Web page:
Where is Creekmouth?

Where is Creekmouth? This is the question that is always asked of the society members, whenever they attend a history fair or make a presentation to schools and other, local societies.

The Forgottten Area

Back row of the cottages with the Mission Church in the centre. Circa early 1950s. Boys include Victor Bones, Raymond Smith and Terry Gibbon. Also, Vic Bones Snr. The towering chimneys of the Power Station can be seen in the background.

Back row of the cottages with the Mission Church in the centre. Circa early 1950s. Boys include Victor Bones, Raymond Smith and Terry Gibbon. Also, Vic Bones Snr. The towering chimneys of the Power Station can be seen in the background.

It is sad that this area of the London Borough of Barking and Dagenham had, for so long, simply been forgotten. Creekmouth is rich in history, particularly industrial. The disastrous collision between The Princess Alice pleasure steamer and the Bywell Castle, collier, which happened just off the shore at Creekmouth, was largely unknown amongst locals until the society, through their talks and with the help of local media, brought it to the attention of the people of the borough. Sir John Bennet Lawes, agricultural scientist, and Sir Frederick Handley Page, pioneering aeronautical engineer, both had factories at Creeksmouth.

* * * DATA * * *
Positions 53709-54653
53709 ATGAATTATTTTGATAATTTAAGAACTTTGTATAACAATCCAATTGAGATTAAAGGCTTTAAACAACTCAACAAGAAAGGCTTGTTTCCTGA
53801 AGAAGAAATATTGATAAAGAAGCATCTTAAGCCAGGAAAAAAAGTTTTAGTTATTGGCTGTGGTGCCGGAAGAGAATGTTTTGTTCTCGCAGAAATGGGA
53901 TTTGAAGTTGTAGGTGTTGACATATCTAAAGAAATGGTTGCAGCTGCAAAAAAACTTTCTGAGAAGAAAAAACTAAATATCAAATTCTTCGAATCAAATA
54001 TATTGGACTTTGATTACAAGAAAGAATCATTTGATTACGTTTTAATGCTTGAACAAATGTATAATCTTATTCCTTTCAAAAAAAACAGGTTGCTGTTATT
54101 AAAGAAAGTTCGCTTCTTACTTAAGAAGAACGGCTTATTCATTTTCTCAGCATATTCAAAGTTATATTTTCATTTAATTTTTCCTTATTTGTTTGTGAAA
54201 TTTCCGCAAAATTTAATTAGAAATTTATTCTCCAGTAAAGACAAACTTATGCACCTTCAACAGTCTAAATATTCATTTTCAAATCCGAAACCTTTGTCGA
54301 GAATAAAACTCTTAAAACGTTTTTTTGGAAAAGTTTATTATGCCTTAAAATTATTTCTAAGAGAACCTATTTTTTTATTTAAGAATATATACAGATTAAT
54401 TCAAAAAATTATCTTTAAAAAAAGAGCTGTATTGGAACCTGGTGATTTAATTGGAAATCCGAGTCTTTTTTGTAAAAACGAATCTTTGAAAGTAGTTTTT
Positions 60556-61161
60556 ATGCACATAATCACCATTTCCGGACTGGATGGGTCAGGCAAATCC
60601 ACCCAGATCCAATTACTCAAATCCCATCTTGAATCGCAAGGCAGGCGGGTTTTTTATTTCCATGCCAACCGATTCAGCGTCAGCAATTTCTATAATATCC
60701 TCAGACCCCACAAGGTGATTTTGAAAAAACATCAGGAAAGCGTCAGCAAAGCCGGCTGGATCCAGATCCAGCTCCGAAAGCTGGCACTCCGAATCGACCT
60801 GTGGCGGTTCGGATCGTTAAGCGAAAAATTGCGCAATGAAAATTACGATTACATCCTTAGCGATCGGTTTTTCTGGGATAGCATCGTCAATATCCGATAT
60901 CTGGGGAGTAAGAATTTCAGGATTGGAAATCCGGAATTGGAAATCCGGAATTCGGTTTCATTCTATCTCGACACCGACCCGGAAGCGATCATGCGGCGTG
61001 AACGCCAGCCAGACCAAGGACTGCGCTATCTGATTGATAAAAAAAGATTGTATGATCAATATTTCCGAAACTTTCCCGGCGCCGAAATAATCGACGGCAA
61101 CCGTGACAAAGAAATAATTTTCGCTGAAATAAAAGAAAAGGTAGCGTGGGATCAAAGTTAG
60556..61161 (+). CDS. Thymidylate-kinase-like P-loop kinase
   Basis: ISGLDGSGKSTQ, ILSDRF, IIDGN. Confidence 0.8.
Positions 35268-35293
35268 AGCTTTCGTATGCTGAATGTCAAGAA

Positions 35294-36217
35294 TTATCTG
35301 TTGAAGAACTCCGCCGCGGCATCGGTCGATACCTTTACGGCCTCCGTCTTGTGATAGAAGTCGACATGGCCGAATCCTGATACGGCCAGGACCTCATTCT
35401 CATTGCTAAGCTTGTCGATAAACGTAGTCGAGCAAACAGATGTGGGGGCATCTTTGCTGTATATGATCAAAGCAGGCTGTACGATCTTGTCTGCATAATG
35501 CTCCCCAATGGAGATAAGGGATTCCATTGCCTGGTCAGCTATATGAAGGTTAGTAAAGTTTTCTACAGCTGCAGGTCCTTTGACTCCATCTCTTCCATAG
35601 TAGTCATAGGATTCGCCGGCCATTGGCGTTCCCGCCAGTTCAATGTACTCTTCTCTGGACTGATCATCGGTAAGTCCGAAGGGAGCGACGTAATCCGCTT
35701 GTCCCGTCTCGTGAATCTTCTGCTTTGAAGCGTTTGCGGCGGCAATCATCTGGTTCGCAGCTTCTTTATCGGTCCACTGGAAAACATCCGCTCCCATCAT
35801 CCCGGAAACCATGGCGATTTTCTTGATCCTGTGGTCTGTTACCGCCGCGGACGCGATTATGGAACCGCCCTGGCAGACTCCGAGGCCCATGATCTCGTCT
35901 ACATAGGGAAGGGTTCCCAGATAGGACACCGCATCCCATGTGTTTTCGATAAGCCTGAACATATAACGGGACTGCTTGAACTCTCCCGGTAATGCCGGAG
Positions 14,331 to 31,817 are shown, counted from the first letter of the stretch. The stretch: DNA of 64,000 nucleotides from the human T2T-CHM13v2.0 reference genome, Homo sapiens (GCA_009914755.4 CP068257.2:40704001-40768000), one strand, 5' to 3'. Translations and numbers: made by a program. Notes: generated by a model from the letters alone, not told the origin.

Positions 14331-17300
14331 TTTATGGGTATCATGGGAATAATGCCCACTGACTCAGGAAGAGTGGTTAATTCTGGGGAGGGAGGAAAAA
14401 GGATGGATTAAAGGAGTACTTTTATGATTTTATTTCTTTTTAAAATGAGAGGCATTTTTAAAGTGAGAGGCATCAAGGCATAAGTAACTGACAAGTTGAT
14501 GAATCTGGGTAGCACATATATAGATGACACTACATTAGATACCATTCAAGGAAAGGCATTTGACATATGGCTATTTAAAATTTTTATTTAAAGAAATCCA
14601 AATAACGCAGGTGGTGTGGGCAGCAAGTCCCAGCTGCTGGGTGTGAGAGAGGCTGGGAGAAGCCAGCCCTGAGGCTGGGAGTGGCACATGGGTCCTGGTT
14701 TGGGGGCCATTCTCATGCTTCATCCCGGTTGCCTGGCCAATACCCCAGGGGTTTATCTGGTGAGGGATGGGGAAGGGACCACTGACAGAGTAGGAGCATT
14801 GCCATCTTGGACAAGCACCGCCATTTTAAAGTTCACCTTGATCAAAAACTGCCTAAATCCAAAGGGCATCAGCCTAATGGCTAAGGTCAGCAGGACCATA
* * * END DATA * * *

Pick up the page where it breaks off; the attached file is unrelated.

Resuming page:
The area that is referred to as Creekmouth stretches in a west-east direction between the River Roding and Dagenham Dock. From south to a northerly direction it begins at the River Thames and incorporates, what is now, the Barking Riverside area. However, before building took place in the area, this inhospitable, marshy land stretched right up to the area of the A13. Take a look at our map.

Before settlement

Before the first buildings  – the gunpowder magazine and Crooked Billet Inn – appeared at Creek’s Mouth in the 16th century, there was nothing, except marsh walls, to be seen in any direction, save for creeks, streams and drainage ditches, which helped form a natural floodplain. Prior to this, during the Saxon period and beyond, it is likely the whole area was under water.

The area was possibly used for grazing sheep and cattle and further reclamation of the land took place for agricultural use, although breaches in the marsh walls were common, allowing the salty sea water to flow in. During this period, fishing became an important part of the town’s industry and, by the early 19th century, as the fishing fleet grew, it became the most important industry of all, in the area.